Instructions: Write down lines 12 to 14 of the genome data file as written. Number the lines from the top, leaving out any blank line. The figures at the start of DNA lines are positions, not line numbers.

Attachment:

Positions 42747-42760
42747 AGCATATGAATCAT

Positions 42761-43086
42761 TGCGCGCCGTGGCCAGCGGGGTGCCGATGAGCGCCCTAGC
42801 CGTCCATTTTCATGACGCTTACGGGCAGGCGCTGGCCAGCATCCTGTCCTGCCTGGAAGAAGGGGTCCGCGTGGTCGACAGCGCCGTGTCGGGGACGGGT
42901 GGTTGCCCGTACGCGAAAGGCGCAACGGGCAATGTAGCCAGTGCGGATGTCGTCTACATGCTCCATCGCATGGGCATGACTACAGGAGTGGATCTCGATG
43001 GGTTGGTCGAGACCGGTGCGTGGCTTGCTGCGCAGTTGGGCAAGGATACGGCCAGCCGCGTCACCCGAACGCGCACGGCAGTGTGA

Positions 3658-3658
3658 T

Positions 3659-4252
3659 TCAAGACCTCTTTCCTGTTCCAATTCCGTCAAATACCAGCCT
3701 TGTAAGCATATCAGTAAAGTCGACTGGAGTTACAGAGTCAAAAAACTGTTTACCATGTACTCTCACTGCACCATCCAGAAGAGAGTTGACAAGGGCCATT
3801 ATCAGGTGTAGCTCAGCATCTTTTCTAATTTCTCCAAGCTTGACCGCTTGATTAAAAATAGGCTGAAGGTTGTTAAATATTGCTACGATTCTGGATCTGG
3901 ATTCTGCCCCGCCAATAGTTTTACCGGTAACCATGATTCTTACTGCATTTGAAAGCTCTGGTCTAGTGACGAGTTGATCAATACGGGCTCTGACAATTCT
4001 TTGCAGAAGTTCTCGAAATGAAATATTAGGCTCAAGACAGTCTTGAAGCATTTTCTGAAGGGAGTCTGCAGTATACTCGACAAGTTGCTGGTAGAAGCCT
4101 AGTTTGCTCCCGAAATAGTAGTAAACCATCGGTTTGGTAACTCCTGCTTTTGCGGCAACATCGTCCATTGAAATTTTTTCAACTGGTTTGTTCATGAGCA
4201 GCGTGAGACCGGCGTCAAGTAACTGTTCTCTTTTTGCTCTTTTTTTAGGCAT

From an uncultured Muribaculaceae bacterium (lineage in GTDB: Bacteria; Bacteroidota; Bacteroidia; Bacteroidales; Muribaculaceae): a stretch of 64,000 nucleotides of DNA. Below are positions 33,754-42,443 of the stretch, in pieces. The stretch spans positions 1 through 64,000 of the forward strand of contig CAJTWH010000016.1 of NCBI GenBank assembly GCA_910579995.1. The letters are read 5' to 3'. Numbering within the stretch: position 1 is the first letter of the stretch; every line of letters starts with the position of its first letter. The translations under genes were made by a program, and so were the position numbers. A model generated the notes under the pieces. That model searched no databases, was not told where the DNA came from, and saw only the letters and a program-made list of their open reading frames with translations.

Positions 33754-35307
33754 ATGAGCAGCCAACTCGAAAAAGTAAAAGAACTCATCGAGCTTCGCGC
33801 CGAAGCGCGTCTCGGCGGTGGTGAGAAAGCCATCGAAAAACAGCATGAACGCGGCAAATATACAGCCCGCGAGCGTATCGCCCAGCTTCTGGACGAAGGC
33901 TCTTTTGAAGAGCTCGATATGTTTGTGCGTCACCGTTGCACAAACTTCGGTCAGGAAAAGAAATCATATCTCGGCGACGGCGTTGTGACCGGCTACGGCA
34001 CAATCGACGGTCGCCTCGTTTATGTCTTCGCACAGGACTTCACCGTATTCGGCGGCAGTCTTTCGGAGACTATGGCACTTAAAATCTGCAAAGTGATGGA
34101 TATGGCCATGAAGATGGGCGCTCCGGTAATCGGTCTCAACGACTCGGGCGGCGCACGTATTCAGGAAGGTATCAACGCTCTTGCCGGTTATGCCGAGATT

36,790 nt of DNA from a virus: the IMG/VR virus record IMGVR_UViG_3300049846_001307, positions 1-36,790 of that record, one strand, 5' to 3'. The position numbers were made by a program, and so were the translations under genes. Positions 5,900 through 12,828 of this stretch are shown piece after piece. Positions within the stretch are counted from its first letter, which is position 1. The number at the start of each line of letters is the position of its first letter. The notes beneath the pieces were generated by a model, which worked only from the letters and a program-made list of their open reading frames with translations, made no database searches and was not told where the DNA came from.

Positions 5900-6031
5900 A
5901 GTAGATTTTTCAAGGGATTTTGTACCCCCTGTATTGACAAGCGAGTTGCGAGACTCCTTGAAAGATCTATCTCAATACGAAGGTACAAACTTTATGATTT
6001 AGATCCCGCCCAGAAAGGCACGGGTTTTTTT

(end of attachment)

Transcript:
3701 TGTAAGCATATCAGTAAAGTCGACTGGAGTTACAGAGTCAAAAAACTGTTTACCATGTACTCTCACTGCACCATCCAGAAGAGAGTTGACAAGGGCCATT
3801 ATCAGGTGTAGCTCAGCATCTTTTCTAATTTCTCCAAGCTTGACCGCTTGATTAAAAATAGGCTGAAGGTTGTTAAATATTGCTACGATTCTGGATCTGG
3901 ATTCTGCCCCGCCAATAGTTTTACCGGTAACCATGATTCTTACTGCATTTGAAAGCTCTGGTCTAGTGACGAGTTGATCAATACGGGCTCTGACAATTCT